The Lingering Scent

A few weeks ago, our family read the story of Mary who, in an act of extravagant love, anointed Jesus with expensive perfume. In Behold the King of Glory, Russ Ramsey writes, “As the scent electrified the senses of everyone present, Jesus called it beautiful. Creation testified to a Maker who delighted in beauty for beauty’s sake… Jesus said to Mary’s critics, ‘She has given me this gift because she is preparing me for my burial, and history will never forget her act of beauty.’”

Our reading left me wondering. What would Mary’s beautiful act look like in our current culture?

Within days, I was given an answer.

* * *

Later that week, we had friends visiting from out of town. They were only here for a few days, and most of that time they spent exploring and enjoying the city. At the end of their trip, we were grateful to have them join us for church. As we sat side by side, I was conflicted. I love these friends and was delighted to have them step into our community for a few hours. But during the service, I was distracted. As the guitar strummed and the room swelled with song, I scanned the rows of chairs and saw not flesh and blood, but rather story after story. We’ve walked and crawled and danced among this community for twenty-one years. We’ve witnessed devastation and miracle. Heartbreak and redemption. I wanted to lean over to my friend and whisper hints of those holy narratives. For her to catch a glimpse of the beautiful, messy, struggling, transformed saints covered in flesh and cloaked in their Sunday best. I wanted her to hear the significant ways in which God had touched and changed lives. For the Father to reach down from above and kiss her forehead through the stories of his people.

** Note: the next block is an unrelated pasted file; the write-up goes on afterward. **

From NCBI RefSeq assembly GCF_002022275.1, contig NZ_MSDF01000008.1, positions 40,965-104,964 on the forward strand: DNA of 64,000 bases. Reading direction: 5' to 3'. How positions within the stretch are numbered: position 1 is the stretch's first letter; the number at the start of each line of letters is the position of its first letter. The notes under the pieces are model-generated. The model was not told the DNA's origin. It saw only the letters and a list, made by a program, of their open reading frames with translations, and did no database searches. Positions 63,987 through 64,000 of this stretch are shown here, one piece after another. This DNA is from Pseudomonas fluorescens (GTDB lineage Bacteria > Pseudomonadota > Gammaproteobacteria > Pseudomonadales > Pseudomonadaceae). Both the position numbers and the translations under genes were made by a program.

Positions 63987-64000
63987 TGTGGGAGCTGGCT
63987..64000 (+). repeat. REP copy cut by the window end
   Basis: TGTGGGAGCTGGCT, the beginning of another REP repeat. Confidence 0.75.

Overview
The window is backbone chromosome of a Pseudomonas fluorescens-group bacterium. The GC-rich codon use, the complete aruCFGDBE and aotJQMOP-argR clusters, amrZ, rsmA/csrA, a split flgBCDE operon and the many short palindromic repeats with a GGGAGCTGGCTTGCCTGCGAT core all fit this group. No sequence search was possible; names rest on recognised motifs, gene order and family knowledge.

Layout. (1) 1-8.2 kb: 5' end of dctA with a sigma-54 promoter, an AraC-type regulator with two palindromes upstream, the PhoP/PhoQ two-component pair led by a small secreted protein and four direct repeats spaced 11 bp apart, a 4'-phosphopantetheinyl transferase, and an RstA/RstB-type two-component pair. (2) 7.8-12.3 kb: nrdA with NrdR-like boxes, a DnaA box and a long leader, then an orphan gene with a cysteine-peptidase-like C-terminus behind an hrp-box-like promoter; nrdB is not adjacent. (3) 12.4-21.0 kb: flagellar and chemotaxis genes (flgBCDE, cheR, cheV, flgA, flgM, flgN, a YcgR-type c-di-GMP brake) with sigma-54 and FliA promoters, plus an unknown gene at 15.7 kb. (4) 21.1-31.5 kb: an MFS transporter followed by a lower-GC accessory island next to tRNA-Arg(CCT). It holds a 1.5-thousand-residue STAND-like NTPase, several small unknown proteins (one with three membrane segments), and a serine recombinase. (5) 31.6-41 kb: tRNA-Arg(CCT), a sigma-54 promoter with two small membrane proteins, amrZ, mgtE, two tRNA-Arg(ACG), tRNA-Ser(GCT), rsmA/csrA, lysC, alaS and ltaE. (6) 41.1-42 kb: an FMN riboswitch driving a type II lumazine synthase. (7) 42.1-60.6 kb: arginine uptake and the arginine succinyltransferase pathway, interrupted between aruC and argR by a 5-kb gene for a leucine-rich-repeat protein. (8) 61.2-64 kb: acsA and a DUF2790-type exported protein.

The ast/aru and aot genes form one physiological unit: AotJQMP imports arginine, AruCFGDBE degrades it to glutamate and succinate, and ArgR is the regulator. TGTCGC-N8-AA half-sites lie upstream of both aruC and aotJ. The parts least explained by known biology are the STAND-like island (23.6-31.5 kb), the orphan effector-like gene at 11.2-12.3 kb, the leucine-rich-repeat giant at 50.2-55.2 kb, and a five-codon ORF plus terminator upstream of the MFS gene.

The service ended and the spell was broken. We moved from the worship service to our adult Sunday school class. The leader announced that we’d be taking a break from our current teaching series, as we did once every month, in order for members of the class to come up and share a bit of their journey. The couple who took the seats up front had been acquaintances for years, but we hadn’t known them well. They were engaging and honest as they shared about coming from very different backgrounds, struggling to reconcile creative calling to the realities of limited job opportunities, and growing to find God’s provision in the most unexpected places. Yet in the span of the forty minutes they’d been given to talk, there was one particular moment on which the eternal and the temporal hinged.

The wife had been recounting the arduous journey of adopting from Liberia. After more than a year of preparing for and growing to love two children as their own, they learned that one, their new son, wouldn’t be able to return to America with them. In an honest moment of desperation, the mother cried out to God. A God who she trusted to be both good and sovereign. How could their situation possibly be His best?

While journaling her thoughts during the flight headed to Africa, something in her heart shifted. Or perhaps it was awakened. Just as her heart was gripped with anguish on behalf of her son, the Father of all aches – even more deeply – for every last one of his children. Through her excruciating pain, a young mother had been given a glimpse of the beautiful heart of God.

My friend soaked up the mother’s words, said her goodbyes, and returned to Tennessee to resume life as normal. Only something was churning inside her. The Lord’s faithfulness in the midst of unspeakable pain had purpose. It was a reminder that she needed, and that we all need, to hear. Being true to her beautiful, gracious, creative nature, she began to scratch lyrics to the song sung from the heart of an aching parent. She called upon her friends – world-renowned musicians, whose immense talent is surpassed by their humility and devotion to the Creator. Within days and across hundreds of miles, they had composed and recorded a song. My friend, who had never met the mother, had poured out her talents in response to the glimpse of Glory she’d been given. She quietly offered the final product, a video containing the lyrics, as a gift. It was an extravagant, spontaneous act of worship like few others I’ve experienced.